Facebook's Hacker Cup Called A Failure

Facebook's first inclusion of non-employees in the annual Hacker Cup has disgruntled some of the participants in the event, who complained of disorganization and miscommunication.

Facebook’s first inclusion of non-employees in a Hacker Cup has upset some of the outside participants in the event, who complained of disorganization and miscommunication.

A Quora thread today called “Facebook Hacker Cup = Resounding Failure” includes complaints copied and pasted from the event’s wall, along with additional gripes supplied in the comments section. The replies included a couple from engineers at the social network, responding to complaints about time zone confusion and bugs in the competition code.

The original Quora poster, Andrew Brown, said that the event page for the Hacker Cup accumulated malware and that it didn’t look like anyone even made an effort to remove the stuff. Perhaps the name of the competition — namely the word “hacker” — comes off to some as an open invitation to post bad code, and curate a whole collection of it.

That qualifies as a communication problem, which seems like the overarching theme of Brown’s gripes about the Cup. Perhaps Facebook ought to get its official communications staff more involved, and ideally do so in time for the next round of the competition. Maybe they could start out by editing the directions for the event. Like the Quora post says:

The information needed was spread over multiple events and pages, and not displayed prominently at all, especially important information such as the 6-minute time limit on submissions. The official rules stated that people should upload source code, but one comment in a long stream of them on the Facebook page (not event) said not to upload source code for the qualification rounds. This led to a lot of confusion amongst entrants; many of which submitted their source code along with the output in the submission box, and will no doubt be penalized by any program that automatically checks answers for correctness.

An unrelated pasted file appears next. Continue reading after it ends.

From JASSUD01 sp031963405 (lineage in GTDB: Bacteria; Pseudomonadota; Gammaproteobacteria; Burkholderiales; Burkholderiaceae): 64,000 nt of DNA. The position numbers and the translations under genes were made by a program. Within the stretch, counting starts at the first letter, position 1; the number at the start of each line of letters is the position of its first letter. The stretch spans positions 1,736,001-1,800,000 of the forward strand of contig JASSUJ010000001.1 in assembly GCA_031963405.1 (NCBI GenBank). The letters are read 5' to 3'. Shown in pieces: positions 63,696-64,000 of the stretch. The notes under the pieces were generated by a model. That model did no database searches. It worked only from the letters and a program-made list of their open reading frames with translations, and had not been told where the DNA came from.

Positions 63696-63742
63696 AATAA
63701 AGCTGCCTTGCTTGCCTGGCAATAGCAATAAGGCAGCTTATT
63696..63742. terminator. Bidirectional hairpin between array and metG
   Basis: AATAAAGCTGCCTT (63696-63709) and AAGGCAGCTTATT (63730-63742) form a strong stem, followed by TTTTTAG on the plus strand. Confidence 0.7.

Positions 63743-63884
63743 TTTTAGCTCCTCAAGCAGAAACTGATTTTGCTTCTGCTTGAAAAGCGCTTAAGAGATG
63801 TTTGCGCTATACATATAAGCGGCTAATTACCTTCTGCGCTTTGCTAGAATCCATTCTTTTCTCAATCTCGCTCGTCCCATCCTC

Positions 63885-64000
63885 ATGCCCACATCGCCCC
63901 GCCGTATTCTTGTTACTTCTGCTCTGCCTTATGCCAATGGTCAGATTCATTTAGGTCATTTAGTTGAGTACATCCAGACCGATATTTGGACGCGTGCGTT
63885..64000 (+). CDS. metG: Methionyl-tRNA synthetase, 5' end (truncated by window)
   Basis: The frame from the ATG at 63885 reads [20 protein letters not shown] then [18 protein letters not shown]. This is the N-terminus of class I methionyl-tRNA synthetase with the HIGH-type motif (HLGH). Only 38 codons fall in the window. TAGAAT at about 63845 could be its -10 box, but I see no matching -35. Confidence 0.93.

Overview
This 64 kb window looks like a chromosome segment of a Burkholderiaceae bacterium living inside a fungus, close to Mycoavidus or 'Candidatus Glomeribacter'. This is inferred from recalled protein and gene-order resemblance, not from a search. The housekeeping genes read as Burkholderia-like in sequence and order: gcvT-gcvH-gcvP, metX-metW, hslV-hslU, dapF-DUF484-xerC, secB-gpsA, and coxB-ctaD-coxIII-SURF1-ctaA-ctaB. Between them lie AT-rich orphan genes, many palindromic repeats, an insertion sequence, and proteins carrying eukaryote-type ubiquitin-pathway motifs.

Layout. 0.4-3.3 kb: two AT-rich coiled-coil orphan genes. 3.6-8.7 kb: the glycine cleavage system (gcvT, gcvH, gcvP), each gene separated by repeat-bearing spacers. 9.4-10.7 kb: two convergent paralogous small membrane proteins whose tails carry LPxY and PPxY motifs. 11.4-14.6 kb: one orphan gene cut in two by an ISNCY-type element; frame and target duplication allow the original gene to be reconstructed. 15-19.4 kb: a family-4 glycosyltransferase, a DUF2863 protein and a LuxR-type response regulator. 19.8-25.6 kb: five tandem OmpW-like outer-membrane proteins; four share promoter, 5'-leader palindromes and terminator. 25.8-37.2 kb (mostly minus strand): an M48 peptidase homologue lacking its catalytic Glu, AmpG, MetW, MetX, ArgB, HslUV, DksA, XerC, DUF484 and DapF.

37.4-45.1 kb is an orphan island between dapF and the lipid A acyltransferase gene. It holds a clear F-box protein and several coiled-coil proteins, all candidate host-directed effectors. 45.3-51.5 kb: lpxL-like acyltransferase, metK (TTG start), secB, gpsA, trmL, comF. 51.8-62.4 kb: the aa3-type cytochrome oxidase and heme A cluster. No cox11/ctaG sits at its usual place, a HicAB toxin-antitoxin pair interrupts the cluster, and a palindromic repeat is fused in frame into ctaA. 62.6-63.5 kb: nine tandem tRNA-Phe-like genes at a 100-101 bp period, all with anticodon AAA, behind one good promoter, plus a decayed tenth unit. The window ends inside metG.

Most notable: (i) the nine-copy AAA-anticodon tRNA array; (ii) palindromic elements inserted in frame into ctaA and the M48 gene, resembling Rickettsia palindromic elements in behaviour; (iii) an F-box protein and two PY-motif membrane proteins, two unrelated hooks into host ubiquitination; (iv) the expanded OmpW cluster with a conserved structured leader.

Participants didn’t have anywhere to turn with questions, and apparently asking fellow competitors only added to the confusion. Answering these questions sounds like a job description for someone at Facebook — either by staffing a live chat, or writing a database of answers to questions. Either would require a lot of resources and maybe the social network might not want to commit that much to the Cup. But, if people are posting online about dissatisfaction with the event, staffing a Hacker Help Desk becomes a public relations concern.

So Facebook Software Engineer David Alves did a nice job of responding to Brown on Quora, but because his response can’t exactly move to the top of the page on that site, the public relations team needs to get on the case. They appear to be pulling strings behind the scenes, as an update to the Hacker Cup’s wall says:

Hey everyone, we’re running a public test round of Hacker Cup to make sure no errors make it into the next real round. Anyone interested in jumping in and solving a few simple problems is more than welcome. The round will be open until 23:00 GMT on January 19.

What do you think Facebook should do to better manage the Hacker Cup? Should the next one revert to being only for employees or would that create additional problems?